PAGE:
The Ashmoles go on to call the rollers of 18 February 1846 "the most dramatic episode of rollers".

        Regards,
        Alexander Schulenburg



        ----- Original Message -----
        From: Christine & Craig Weaver <mailto:weaverhome@...>
        To: st-helena-genealogy@yahoogroups.com
        Sent: Tuesday, October 30, 2012 7:24 PM
        Subject: Re: [St.H.Fam.Hist.] Seales and the rollers of 1846

        I think this could have been the culprit!


        Overview

        The Indonesia: Halmahera: Ternate earthquake was on February 14, 1846.


        But I will have to check my map!
        Regards
        Christine
        Sent from my iPod

        On 2012-10-30, at 12:27 PM, "pkbruce1947" <peterbruce@...> wrote:





        I came across this description of huge rollers causing havoc in the roadstead (anchorage) at St Helena in 1846. Mention is made of the rescue efforts of Robert Seale, Shipkeeper and his wife. An interesting read. My guess is the rollers were a tsunami.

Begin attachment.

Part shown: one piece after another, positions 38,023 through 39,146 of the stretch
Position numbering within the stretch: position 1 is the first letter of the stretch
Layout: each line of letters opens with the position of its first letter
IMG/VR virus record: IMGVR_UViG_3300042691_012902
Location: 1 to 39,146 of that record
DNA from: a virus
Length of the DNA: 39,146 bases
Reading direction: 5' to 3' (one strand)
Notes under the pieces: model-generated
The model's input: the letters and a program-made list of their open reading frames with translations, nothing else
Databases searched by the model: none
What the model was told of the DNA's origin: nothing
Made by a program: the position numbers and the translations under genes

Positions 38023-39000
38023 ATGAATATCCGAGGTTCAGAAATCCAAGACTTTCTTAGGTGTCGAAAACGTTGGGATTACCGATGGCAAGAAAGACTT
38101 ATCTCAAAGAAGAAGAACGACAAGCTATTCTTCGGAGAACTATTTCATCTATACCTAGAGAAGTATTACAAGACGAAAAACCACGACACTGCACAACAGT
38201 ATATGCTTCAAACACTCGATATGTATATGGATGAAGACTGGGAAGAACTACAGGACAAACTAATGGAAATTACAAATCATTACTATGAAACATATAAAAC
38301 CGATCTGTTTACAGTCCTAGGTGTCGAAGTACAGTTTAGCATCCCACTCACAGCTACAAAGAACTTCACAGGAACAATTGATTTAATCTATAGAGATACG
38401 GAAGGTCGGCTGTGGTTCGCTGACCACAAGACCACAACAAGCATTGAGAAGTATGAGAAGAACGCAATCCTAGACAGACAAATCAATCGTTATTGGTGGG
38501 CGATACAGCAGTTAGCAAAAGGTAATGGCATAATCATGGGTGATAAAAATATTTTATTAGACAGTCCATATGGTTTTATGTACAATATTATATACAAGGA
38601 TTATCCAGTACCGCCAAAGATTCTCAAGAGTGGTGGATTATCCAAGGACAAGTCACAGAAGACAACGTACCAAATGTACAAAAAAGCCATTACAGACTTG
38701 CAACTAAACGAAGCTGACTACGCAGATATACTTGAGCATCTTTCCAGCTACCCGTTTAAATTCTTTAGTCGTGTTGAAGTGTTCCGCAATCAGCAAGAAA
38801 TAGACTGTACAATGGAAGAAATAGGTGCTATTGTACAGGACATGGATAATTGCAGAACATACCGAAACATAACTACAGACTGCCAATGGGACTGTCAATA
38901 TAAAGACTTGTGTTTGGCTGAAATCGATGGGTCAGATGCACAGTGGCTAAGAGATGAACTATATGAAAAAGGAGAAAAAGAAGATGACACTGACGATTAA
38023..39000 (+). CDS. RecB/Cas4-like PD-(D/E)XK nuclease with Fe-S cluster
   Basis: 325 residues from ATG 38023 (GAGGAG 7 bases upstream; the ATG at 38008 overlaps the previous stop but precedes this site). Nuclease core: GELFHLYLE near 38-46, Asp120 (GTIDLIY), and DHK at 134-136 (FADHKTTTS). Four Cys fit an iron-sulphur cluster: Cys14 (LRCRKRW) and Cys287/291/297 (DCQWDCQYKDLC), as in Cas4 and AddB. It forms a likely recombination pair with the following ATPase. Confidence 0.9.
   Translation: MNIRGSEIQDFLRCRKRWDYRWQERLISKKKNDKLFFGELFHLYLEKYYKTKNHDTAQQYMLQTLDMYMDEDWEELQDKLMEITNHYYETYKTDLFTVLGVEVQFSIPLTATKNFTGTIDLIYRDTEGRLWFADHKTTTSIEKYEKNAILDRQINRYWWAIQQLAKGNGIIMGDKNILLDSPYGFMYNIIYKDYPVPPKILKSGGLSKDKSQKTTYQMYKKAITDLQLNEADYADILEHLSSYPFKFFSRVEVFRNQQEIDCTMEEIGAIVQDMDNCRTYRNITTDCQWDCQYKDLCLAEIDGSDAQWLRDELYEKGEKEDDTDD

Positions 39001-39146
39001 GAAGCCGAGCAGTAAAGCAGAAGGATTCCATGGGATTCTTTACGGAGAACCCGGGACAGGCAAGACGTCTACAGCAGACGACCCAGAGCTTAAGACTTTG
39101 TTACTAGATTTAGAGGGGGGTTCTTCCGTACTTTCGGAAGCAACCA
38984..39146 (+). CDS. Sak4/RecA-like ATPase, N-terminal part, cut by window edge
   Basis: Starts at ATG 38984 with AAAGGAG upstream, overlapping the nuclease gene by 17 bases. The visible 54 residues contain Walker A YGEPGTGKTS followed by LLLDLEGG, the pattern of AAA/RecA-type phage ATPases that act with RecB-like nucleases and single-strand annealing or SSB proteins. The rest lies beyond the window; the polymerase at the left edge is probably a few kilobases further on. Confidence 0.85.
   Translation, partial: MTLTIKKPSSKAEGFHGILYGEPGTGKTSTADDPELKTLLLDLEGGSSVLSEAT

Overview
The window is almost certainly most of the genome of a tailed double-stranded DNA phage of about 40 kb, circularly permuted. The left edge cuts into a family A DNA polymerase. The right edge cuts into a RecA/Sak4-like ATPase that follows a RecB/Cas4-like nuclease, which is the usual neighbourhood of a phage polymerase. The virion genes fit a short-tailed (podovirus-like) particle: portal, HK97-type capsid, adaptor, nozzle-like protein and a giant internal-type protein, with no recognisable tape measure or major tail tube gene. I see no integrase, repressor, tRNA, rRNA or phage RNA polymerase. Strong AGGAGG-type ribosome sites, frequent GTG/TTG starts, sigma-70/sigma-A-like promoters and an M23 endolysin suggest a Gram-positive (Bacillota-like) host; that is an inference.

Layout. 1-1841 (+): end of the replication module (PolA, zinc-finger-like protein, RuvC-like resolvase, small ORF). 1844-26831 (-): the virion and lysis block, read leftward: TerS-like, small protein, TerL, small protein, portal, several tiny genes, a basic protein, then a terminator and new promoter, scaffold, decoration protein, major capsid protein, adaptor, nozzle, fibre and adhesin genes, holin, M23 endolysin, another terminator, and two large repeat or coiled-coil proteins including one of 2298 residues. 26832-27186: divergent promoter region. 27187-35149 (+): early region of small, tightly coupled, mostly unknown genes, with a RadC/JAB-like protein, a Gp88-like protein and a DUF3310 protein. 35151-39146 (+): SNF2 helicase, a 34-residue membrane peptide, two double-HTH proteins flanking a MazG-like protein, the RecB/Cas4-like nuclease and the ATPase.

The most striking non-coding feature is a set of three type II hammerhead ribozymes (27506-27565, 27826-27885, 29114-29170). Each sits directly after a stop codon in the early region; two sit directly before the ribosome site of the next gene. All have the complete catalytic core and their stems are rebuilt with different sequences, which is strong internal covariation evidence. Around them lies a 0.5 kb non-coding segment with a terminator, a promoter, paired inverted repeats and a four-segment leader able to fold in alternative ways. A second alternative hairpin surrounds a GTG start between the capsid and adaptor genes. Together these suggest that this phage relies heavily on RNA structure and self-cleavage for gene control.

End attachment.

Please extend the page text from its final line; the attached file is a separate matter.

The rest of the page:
Here's the webpage: http://freepages.genealogy.rootsweb.ancestry.com/~pbtyc/Gazette/Misc/St_Helena.html

        Peter
      • Alice Van Mierlo
        Hi Johln Unbelieveble but magnificant - beautiful photography - must have been very special for you Thank you for sharing this. Alice M. Van Mierlo (working
        Message 3 of 6 , Nov 1, 2012
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          Hi Johln
           
          Unbelieveble but magnificant - beautiful photography - must have been very special for you
          Thank you for sharing this.
           
          Alice M. Van Mierlo (working John and Stephen Young families)
           
          ---- Original Message ----